Which Wheats Make the Best Whole-Grain Cookie Doughs?

Research from Agricultural Research Service (ARS) scientists may help plant breeders zero in on promising new wheat plants that might be tomorrow's superstar producers of whole-grain soft wheat flours for cookie doughs. New, detailed evidence confirms that two inexpensive, readily available and relatively simple tests are reliable tools for getting an early in-the-laboratory indication of how good a promising new wheat may prove to be as a future source of whole-grain cookie flour. The two procedures—the sucrose SRC (solvent retention capacity) test and the milling softness equivalent test—aren't new. But this was the most thorough examination of the tests' reliability as an early screen for a new soft-wheat flour's performance in whole-grain cookie doughs.

Details

For details, contact: Margaret Redinbaugh, (330) 263-3965, ARS Soft Wheat Quality Research Laboratory, Wooster, Ohio.

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Cacao Collection Expedition May Yield Weapons for Combating Witches' Broom Disease

Fungi found in the leaves and trunks of wild Peruvian cacao trees offer the potential for biological control of cacao diseases such as witches' broom disease. Several of the fungal species were previously unknown to science. Agricultural Research Service (ARS) scientists and their Peruvian collaborators conducted cacao collection expeditions in 2008 and 2009 through the Amazon Basin of Peru. The Peruvian Amazon is the heart of the center of diversity for cacao and holds great potential for finding undiscovered cacao and fungal species. The researchers are studying 342 cacao specimens collected from 12 watersheds and are categorizing the DNA of the specimens.

Details

For details, contact: Lyndel Meinhardt, (301) 504-1995, ARS Sustainable Perennial Crops Laboratory, Beltsville, Md..

Photo: A maturing cacao pod on a cacao tree. Link to photo information
Wild Peruvian cacao trees, found during ARS-Peruvian collecting trips, offer the potential for biological control of cacao diseases such as witches' broom disease.

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Photo: Microbiologist Todd Callaway monitors a dairy cow as it is fed some orange peel and pulp. Link to photo information
Microbiologist Todd Callaway looks on as a colleague feeds a dairy cow some orange peel and pulp.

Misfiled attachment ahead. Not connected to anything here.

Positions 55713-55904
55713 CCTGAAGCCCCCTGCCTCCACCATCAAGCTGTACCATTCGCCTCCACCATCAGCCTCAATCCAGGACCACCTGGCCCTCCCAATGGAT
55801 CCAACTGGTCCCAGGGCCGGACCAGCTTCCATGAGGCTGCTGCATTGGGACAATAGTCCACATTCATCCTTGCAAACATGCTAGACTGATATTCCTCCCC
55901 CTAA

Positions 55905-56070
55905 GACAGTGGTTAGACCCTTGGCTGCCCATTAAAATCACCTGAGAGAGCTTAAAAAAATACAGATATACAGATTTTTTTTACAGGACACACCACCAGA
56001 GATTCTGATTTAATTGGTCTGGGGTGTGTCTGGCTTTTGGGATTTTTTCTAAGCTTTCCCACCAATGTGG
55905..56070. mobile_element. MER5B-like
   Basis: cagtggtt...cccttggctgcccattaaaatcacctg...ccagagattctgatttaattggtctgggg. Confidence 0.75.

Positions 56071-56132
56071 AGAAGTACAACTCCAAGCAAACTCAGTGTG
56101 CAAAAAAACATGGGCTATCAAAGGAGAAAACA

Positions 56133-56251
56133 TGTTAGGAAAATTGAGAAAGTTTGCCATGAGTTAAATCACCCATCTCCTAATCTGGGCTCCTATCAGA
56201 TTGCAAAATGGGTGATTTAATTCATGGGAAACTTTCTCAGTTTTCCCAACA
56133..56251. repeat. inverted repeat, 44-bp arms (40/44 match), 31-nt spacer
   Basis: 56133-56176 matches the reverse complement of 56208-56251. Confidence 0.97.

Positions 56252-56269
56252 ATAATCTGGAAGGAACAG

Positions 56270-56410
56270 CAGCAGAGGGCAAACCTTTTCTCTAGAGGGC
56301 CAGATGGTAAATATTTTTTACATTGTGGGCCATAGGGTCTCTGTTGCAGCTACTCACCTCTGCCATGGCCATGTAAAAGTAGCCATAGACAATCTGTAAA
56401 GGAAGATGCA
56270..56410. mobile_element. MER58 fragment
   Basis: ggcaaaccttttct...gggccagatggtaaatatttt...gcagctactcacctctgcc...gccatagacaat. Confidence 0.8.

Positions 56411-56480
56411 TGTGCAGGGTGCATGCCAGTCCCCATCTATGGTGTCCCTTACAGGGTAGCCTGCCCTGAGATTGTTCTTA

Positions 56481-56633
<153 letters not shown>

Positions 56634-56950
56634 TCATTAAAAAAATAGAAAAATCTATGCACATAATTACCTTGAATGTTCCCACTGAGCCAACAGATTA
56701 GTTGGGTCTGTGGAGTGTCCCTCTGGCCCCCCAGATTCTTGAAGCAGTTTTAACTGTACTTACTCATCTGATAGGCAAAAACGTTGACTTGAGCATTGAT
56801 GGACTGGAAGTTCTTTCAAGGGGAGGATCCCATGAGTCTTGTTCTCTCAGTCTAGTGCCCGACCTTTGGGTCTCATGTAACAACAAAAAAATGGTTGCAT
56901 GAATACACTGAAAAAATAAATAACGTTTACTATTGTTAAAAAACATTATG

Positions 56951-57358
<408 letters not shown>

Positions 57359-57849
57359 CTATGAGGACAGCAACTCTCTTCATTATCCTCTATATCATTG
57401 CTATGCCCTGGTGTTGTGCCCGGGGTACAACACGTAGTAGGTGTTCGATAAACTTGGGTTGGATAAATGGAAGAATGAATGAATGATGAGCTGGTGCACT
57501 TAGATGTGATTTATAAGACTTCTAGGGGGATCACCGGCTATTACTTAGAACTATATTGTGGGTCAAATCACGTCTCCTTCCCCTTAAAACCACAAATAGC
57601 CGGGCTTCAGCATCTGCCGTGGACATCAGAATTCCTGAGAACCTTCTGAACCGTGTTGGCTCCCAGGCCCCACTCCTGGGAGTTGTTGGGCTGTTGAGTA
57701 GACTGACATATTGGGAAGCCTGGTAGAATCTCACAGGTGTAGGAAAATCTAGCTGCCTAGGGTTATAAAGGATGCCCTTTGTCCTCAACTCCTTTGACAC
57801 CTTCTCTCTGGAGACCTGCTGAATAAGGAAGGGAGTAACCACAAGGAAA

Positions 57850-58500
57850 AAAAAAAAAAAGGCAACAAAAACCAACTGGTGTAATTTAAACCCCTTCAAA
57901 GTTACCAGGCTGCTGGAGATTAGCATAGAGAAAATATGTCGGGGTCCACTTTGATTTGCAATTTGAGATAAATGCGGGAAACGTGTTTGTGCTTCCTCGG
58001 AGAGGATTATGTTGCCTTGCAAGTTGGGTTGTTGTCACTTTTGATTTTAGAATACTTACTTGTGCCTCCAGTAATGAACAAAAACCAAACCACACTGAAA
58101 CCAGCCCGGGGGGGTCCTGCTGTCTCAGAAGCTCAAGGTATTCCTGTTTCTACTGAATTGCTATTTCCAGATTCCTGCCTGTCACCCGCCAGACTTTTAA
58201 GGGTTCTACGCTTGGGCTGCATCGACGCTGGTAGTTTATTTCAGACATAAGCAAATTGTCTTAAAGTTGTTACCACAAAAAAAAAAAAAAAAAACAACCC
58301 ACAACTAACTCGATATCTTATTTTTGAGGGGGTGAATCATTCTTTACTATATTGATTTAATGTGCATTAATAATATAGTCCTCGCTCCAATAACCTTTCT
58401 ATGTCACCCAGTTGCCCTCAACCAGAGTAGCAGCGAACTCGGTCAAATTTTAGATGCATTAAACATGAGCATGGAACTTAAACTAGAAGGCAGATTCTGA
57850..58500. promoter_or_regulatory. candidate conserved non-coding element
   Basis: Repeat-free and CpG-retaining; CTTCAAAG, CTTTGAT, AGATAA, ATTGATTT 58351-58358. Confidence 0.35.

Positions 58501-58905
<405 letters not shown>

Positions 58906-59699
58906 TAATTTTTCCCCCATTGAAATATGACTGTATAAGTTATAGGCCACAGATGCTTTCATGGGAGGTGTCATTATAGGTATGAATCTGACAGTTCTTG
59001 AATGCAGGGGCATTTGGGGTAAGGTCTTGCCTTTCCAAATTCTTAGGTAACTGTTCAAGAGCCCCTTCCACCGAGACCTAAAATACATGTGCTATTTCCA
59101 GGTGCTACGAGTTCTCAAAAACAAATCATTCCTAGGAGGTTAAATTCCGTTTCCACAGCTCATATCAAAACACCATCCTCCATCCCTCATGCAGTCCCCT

Cleaning Cows From The Inside Out

Agricultural Research Service (ARS) scientists and their collaborators have conducted a series of studies to explore non-antibiotic methods to reduce foodborne pathogens that are found in the gut of food animals. Early data showed the feasibility of using orange pulp as a feed source to provide anti-pathogenic activity in cattle. Consumption of citrus byproducts (orange peel and pulp) by cattle was also shown to be compatible with current production practices, and the byproducts are palatable to the animals. For one study, the team fed dried orange peel pellets to sheep as a model for cows for eight days. They found a tenfold reduction in Salmonella populations in the animals' intestinal contents.

Details

For details, contact: Todd Callaway, (979) 260-9374, ARS Food and Feed Safety Research Unit, College Station, Texas.

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Food Safety Scientist Named to ARS Science Hall of Fame

Zoologist Ronald Fayer, who works in the Agricultural Research Service (ARS) Environmental Microbial and Food Safety Laboratory in Beltsville, Md., has been inducted into the ARS Science Hall of Fame. Fayer was recognized for his scientific research leadership on parasites that infect animals and humans, particularly pathogens affecting food animals and food safety. He has led a broad range of work on parasite identification and host-parasite relationships, and his work has resulted in significant innovations on parasite controls that have helped secure food safety and food supplies around the world. Results from Fayer's findings have been widely adopted by pharmaceutical researchers, epidemiologists, veterinarians and other health professionals who track and control parasite infestations and foodborne illness.

Details

For details, contact: Ronald Fayer, ARS Environmental Microbial and Food Safety Laboratory, Beltsville, Md.

Photo: Ronald Fayer.
ARS Hall of Fame inductee Ronald Fayer

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Last Modified: 1/24/2013